Handcuffed In Dubai On Valentine’s Day

Safi Roshdy
5 min readMar 8, 2024

One woman’s detention story, among others.

Photo by niu niu on Unsplash

It was Valentine’s Day 2024 but most of the other women who were brought to the jail where I was being detained were brought there because of court cases filed against them by their husbands.

“Did they put handcuffs on you?” I asked one of the women who was sitting next to me, referring to the guards who escorted her. She was just brought it with seven other women. She said that the guards had not. “They handcuffed me,” I said to her, and with that admission, the tears which I did not know I was holding back, came gushing through.

Until that point, I was by myself in a long, rectangular cell, behind a metal door that had a tiny window with bars. I had been there for close to an hour, not understanding where this unfamiliar experience would leave me, and how it would impact my dear mother who had accompanied me to the trial and witnessed the guard eagerly put the handcuffs on me and escort me out of the courtroom when the hearing was adjourned.

I proceeded to tell the woman my story and she told me hers. Her husband had sued her and so she sued him back. She did not go into much detail with her story but she showed genuine concern for me and my mom. I was brought in on a criminal charge while everyone else in the cell was brought in following the adjournment of a civil court hearing. She complained about the loudness of the other women, and while I sympathized with her, the loudness overwhelmed me with relief because it meant I was no longer alone.

“I just have a problem with those bars on the cell door,” exclaimed one woman. “I always smile and make the best of the situation, no matter what!” she continued and began to recount her story to those seated next to her, but her voice was loud enough, or perhaps the cell was small enough, for everyone to hear. Her husband, and father of her child, had taken on a second wife, and when the woman found out, she went “live” on social media and recounted the story to a large online following, and mentioned her own name and her husband’s full name in the process. Her husband then sued her.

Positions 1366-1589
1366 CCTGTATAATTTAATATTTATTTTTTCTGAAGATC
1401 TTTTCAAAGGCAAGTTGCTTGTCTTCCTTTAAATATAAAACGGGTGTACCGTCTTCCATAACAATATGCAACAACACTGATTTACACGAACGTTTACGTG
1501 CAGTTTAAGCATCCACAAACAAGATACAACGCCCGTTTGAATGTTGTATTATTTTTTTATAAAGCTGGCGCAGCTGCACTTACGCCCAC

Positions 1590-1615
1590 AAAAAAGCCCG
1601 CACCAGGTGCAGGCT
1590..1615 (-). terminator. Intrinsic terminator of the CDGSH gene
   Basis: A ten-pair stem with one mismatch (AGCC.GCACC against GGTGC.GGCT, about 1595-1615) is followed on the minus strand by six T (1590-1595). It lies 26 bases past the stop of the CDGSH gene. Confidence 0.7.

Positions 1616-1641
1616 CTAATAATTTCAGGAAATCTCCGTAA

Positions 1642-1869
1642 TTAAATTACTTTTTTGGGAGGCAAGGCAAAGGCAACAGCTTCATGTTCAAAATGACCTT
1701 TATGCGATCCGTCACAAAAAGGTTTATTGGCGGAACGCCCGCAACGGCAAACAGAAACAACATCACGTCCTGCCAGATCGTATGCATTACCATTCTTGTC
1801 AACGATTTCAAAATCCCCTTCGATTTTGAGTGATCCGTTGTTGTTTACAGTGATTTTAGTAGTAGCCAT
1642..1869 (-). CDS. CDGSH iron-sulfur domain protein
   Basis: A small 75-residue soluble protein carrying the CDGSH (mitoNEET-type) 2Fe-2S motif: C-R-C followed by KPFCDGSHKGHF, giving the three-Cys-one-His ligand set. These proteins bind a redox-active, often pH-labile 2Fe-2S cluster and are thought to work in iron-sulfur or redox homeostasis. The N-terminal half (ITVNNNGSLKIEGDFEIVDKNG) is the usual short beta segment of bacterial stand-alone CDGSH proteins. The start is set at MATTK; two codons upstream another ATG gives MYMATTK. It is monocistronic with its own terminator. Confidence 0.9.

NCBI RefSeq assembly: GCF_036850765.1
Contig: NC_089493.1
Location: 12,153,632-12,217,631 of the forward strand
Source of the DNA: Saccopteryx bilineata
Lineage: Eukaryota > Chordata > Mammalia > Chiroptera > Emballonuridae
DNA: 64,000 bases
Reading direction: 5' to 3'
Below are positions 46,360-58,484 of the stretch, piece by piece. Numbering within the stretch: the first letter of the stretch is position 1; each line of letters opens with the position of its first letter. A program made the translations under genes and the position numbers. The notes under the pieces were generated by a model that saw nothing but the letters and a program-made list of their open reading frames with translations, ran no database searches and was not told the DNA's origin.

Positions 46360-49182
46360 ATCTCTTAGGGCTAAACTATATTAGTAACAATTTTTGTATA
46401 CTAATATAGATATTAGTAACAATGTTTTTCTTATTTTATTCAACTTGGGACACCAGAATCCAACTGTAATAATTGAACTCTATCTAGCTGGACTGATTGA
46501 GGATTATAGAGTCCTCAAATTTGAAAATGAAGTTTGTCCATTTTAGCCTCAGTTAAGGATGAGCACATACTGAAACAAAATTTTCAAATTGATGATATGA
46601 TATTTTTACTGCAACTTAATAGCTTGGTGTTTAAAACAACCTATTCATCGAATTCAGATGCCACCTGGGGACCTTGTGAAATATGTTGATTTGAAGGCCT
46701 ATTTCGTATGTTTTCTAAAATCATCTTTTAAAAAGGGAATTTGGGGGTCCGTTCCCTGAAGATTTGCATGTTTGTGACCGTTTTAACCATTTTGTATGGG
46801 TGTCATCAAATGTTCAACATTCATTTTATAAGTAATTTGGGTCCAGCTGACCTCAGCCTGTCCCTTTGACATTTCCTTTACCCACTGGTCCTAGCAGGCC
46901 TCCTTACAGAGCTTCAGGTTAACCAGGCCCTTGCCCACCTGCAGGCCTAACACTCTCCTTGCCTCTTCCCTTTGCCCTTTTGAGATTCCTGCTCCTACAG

Another woman was bawling her eyes out as she shared her story in return, in stark contrast to the levity with which the former had expressed hers. This woman’s now ex-husband wanted to have sole custody of their kids. Because of the parallel conversations taking place, I missed the part where the woman was explaining what she was accused of, but I was paying attention when another woman, who had prior court experience asked her how the police knew, to which the woman sharing the story replied that she had made the admission when asked by the police. “Oh, you should not have,” the experienced woman stated knowingly.

“Are they going to provide us with lunch?” Another woman asked ‘the experienced one.’ This was among the many other questions the other women had for ‘the experienced one.’ None of us seemed to know why we ended up in that cell, why the process had to be so dreadful, but some hypothesized: “They put you through this experience so you do not repeat what you did even if you are acquitted,” said one. “May God avenge us from those responsible for this,” prayed another one. “Oh, it’s just another unique experience you can talk about,” said another cheerful detainee.